We are using the rubber hand illusion (RHI) to study the limits of embodiment. That is, can tools be embodied or incorporated? Do you need to be a skilled tool-user in order to experience embodiment?
We also use the size-weight illusion and similar weight-based illusions to examine how top-down expectations about the properties of objects influence how heavy they feel.
In the classic RHI, a rubber hand is stroked at the same time a participant's hidden real hand is stroked. The tactile information from the unseen real hand is integrated with the visual information from the stroking of the rubber hand, and the participant is left feeling as if the rubber hand has replaced her own hand.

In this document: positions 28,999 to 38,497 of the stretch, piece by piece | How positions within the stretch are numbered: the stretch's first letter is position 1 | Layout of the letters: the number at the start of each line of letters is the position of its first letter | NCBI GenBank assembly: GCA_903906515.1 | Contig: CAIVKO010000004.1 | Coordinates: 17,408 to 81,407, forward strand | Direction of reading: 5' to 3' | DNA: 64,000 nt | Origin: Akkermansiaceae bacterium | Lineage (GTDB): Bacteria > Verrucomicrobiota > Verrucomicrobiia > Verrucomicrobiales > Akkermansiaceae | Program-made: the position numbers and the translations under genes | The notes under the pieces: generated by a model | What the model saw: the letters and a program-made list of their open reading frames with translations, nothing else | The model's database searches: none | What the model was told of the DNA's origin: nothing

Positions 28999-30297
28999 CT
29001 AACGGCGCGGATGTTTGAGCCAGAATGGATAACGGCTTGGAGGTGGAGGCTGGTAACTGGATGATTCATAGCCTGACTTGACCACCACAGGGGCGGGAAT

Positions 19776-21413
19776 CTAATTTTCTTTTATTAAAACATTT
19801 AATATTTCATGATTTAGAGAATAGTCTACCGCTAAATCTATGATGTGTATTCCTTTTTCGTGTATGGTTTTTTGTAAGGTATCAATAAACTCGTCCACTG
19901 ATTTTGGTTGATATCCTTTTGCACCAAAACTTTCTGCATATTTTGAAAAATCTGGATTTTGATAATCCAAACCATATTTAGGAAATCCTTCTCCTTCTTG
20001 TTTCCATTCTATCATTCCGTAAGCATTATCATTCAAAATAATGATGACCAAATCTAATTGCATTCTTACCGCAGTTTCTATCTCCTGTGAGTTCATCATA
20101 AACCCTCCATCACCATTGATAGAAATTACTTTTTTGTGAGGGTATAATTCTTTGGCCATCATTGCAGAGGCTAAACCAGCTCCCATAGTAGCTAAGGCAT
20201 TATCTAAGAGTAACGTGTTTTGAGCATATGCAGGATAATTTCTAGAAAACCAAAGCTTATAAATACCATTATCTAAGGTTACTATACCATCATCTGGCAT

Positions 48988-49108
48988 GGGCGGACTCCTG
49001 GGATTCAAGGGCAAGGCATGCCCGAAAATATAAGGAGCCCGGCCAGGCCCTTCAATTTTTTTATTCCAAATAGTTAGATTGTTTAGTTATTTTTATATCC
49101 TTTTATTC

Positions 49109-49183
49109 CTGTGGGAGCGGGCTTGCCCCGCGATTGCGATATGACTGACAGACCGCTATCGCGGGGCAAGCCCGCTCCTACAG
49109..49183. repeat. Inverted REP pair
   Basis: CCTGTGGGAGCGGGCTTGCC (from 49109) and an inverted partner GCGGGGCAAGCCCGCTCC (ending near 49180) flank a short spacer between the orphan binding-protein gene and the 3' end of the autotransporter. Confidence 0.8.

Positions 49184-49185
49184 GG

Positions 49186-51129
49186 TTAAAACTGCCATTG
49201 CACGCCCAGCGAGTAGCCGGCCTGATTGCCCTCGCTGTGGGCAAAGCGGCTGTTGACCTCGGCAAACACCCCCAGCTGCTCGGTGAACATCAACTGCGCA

Gianluca Finotti, Marcello Costantini
Currently our RHI research is focused on the properties of tools that lead to their embodiment. If the participant and the rubber hand both hold chopsticks and only the chopsticks are stimulated, will the RHI succeed? What if the tool is a teacup? What if the hand doesn't look like a human hand at all?
Right now we are investigating the existence of a value-weight illusion. Do things you believe are more valuable feel heavier than equally weighted things of less value? Or is it the other way around? It seems to depend on the object!